Place, publisher, year, edition, pages
Sage Publications, 2023
Keywords
adults, group/population, families, touch therapy, intensive care, qualitative content analysis, healthcare professionals
National Category
Nursing
Research subject
Health and Caring Sciences, Nursing
Identifiers
urn:nbn:se:lnu:diva-125042 (URN)10.1177/08980101231198723 (DOI)001069857900001 ()37735941 (PubMedID)2-s2.0-85172320146 (Scopus ID)
Available from: 2023-10-05 Created: 2023-10-05 Last updated: 2023-10-05
Gustafsson, I., Elmqvist, C., Fridlund, B., Schildmeijer, K. & Rask, M. (2023). Nurse anesthetists' perceptions of heat conservation measures in connection with surgery - a phenomenographic study. BMC Nursing, 22(1), Article ID 321.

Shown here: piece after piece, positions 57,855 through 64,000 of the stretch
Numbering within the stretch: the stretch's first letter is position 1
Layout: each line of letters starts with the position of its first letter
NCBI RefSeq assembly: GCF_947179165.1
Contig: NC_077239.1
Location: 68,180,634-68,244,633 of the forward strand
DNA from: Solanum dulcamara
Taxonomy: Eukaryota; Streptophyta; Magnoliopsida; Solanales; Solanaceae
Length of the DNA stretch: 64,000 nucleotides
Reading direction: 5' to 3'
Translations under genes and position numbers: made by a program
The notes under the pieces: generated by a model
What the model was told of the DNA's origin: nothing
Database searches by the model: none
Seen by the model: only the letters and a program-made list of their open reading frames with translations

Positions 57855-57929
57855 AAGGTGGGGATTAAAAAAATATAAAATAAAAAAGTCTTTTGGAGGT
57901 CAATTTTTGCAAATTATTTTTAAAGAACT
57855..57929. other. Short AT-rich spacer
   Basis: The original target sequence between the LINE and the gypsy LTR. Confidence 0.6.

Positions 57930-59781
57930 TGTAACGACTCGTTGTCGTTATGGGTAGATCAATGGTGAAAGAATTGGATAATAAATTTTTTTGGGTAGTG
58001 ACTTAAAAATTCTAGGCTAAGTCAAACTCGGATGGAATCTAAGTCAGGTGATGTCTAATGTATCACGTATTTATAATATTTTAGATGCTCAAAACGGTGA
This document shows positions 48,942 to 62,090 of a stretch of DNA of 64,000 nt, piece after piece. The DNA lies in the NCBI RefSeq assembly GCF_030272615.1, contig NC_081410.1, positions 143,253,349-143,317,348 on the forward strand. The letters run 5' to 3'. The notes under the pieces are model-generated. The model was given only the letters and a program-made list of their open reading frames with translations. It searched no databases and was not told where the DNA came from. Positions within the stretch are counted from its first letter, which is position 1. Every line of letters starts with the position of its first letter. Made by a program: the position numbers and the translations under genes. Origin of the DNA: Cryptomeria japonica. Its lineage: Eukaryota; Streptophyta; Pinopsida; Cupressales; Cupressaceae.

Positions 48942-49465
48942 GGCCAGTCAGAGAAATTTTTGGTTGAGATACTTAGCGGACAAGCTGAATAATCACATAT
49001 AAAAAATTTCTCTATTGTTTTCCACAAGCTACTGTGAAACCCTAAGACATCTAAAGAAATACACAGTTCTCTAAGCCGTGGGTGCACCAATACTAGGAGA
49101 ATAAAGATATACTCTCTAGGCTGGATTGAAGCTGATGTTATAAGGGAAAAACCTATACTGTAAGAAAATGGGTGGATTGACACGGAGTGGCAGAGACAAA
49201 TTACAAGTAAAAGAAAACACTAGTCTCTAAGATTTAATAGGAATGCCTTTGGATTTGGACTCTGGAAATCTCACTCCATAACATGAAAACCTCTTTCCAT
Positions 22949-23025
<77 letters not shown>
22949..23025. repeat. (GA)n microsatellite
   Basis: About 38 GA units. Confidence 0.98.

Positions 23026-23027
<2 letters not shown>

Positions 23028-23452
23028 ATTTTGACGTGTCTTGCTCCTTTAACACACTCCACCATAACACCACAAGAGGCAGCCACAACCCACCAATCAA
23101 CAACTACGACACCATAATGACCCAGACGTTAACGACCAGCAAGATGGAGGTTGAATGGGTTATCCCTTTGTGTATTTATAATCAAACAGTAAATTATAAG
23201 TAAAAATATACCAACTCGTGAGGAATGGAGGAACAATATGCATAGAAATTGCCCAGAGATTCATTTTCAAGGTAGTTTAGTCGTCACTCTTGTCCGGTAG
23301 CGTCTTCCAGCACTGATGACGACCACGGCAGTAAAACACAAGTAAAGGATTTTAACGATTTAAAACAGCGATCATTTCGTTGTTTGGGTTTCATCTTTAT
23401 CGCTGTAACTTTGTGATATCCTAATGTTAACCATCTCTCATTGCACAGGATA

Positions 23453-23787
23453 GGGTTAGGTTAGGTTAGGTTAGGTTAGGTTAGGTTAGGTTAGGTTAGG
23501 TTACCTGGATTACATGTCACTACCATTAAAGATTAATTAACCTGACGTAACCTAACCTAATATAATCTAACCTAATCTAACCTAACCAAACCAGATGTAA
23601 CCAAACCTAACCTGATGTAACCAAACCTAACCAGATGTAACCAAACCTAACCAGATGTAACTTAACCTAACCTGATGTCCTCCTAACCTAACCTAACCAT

Open this publication in new window or tab >>Nurse anesthetists' perceptions of heat conservation measures in connection with surgery - a phenomenographic study
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2023 (English)In: BMC Nursing, ISSN 1472-6955, E-ISSN 1472-6955, Vol. 22, no 1, article id 321Article in journal (Refereed) Published
Abstract [en]